NORTH ISLAND NAVAL AIR STATION, Calif. – With ink barely dry on a unique agreement to generate solar power in the Southwest, Secretary of the Navy Ray Mabus came to Southern California Thursday to celebrate a milestone toward the service’s goal to source half its energy at Navy and Marine Corps’ shore bases from renewable resources. Read More
The following is a video of 181 rounds fired through the GAU-22/A of a Lockheed Martin F-35A Lighting II Joint Strike Fighter (JSF) on Aug. 14, 2015, and released on Thursday. Read More
This post has been updated to clarify the full length of Lt. Gen. Glueck’s Marine Corps career.
MARINE CORPS BASE QUANTICO, Va. – As Commandant of the Marine Corps Gen. Joseph Dunford oversaw the change of command of the Marine Corps Combat Development Command Thursday, from Lt. Gen. Kenneth Glueck to Lt. Gen. Robert Walsh, the three officers reflected on the progress MCCDC has made over the past few years. Read More
The head of India’s Western Naval Command led a delegation of aircraft carrier designers to meet with U.S. officials in Washington, D.C. and visit under-construction carrier Gerald R. Ford (CVN-78), according to Indian press reports. Read More
The following is the Aug 4, 2015 Congressional Research Service, Navy Aegis Ballistic Missile Defense (BMD) Program: Background and Issues for Congress. Read More
The government of Prime Minister Shinzo Abe has proposed major changes in Japan’s defense policy, with strong implications for the United States and U.S. armed forces in the Pacific. The changes, designed to shift Japan away from an isolated, pacifistic defense posture to a more dynamic one based on bilateral and even multilateral relationships, are controversial but not uncommon to most nations. Read More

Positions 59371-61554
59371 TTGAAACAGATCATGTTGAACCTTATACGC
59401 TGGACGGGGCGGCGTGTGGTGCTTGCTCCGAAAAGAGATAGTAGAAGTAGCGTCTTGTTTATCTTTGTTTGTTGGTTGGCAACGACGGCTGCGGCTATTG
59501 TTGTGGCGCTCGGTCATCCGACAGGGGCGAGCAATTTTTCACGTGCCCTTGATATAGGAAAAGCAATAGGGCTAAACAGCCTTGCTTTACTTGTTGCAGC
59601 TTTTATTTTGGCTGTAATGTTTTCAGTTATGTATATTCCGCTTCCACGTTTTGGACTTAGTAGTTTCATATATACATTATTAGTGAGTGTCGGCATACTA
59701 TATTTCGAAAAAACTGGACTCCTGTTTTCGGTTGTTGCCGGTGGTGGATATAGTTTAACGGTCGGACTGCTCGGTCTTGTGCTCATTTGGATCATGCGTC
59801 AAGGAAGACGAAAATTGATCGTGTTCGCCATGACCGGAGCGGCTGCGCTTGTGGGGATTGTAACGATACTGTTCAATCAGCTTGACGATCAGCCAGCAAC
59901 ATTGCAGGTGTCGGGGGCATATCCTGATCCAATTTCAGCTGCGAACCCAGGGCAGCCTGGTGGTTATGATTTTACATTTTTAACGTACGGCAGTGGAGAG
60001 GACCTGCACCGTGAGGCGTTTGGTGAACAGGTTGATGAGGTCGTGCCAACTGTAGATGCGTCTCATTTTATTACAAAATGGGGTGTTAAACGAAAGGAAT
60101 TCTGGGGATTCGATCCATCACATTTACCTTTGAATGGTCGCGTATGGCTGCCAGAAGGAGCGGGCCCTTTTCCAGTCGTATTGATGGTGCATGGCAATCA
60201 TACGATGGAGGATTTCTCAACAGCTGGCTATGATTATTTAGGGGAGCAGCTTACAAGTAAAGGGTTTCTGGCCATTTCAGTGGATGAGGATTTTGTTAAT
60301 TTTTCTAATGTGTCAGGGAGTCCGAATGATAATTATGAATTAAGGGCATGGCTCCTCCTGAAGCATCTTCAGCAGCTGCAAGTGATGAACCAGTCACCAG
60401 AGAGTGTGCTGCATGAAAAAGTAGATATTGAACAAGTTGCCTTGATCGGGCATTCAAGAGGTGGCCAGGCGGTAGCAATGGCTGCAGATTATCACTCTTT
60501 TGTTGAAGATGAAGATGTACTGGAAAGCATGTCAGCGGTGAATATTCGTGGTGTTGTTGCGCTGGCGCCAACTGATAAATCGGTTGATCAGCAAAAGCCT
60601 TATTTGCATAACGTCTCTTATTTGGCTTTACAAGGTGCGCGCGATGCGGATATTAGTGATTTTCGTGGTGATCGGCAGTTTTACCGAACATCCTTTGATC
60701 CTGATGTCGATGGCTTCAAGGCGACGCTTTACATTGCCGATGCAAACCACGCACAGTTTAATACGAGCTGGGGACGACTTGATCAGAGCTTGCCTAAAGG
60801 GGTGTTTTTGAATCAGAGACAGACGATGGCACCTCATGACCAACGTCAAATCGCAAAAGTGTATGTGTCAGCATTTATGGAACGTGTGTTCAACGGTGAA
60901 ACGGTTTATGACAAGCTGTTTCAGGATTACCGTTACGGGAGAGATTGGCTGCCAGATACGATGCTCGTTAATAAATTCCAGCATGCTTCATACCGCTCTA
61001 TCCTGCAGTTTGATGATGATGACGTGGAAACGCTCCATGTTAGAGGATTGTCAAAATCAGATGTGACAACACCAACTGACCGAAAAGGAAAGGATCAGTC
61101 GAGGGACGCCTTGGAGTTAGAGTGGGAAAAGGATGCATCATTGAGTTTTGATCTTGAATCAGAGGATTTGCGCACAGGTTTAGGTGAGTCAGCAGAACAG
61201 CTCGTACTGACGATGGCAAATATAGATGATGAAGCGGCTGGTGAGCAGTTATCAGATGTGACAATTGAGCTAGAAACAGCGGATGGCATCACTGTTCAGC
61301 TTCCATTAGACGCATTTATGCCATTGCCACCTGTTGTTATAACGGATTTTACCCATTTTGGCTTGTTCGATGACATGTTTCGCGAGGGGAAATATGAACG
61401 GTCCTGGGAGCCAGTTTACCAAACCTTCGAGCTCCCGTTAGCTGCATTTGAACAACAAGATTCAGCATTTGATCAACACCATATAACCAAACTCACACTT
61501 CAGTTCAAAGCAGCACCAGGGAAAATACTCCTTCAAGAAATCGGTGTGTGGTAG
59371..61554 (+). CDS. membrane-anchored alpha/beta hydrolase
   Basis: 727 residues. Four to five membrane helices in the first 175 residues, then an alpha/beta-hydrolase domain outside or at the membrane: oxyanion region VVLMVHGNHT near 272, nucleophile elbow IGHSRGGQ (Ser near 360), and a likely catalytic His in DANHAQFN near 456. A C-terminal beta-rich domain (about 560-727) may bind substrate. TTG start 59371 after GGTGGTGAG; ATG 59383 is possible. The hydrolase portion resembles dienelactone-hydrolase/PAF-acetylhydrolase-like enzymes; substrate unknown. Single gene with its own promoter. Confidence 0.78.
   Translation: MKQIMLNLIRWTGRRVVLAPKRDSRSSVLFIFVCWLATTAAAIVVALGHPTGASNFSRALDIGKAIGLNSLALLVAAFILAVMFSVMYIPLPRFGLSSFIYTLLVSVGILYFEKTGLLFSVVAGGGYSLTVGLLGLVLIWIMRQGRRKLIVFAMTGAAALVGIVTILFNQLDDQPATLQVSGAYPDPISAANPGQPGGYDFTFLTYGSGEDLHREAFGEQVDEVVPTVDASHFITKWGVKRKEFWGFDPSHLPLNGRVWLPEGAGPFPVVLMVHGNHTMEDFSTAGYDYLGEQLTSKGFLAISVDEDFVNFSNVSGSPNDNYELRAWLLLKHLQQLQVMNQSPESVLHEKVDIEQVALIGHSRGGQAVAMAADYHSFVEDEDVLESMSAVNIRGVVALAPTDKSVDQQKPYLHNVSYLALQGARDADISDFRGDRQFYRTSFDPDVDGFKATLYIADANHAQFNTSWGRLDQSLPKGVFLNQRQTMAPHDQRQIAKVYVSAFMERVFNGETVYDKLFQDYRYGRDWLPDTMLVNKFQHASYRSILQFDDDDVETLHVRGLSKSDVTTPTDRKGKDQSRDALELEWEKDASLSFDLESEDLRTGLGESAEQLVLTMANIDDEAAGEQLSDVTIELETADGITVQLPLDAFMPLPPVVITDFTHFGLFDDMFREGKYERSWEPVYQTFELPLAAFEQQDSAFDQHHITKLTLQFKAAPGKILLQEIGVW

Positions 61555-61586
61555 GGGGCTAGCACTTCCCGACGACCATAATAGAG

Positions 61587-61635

Naval Sea Systems Command (NAVSEA) intends to award a sole-source contract to Lockheed Martin for a combat management system for the future frigates, after the Navy determined the company is the only one capable of delivering the system without slowing down the rest of the acquisition program. Read More
SILVER SPRING, Md. – Eighty years ago, the Navy’s last flying aircraft carrier crashed off the coast of California and sank to the bottom of the Pacific Ocean.
The sinking of USS Macon (ZRS-5), a lighter-than-air rigid airship, resulted in few deaths but its loss ended the Navy’s quest to use airships as long-range scouts for the fleet.
While the idea died, the wreck Macon lives on as an important archaeological site and this week Naval History and Heritage Command, National Oceanic and Atmospheric Administration (NOAA) and several non-profits came together to explore the wreckage, mapping out pieces of the airship and its four biplanes and studying the change in its material condition over time. Read More
In the 1920s and 1930s, the Navy experimented with lighter-than-air craft in its fleet. In addition to work with blimps, it built and commissioned two dirigibles – with USS designation – to serve as flying aircraft carriers. Read More
“It’s very important to have Russia on board” when looking at the Arctic from an environmental, economic and security standpoint, the former commandant of the Coast Guard said Tuesday at the Heritage Foundation in Washington, D.C. Read More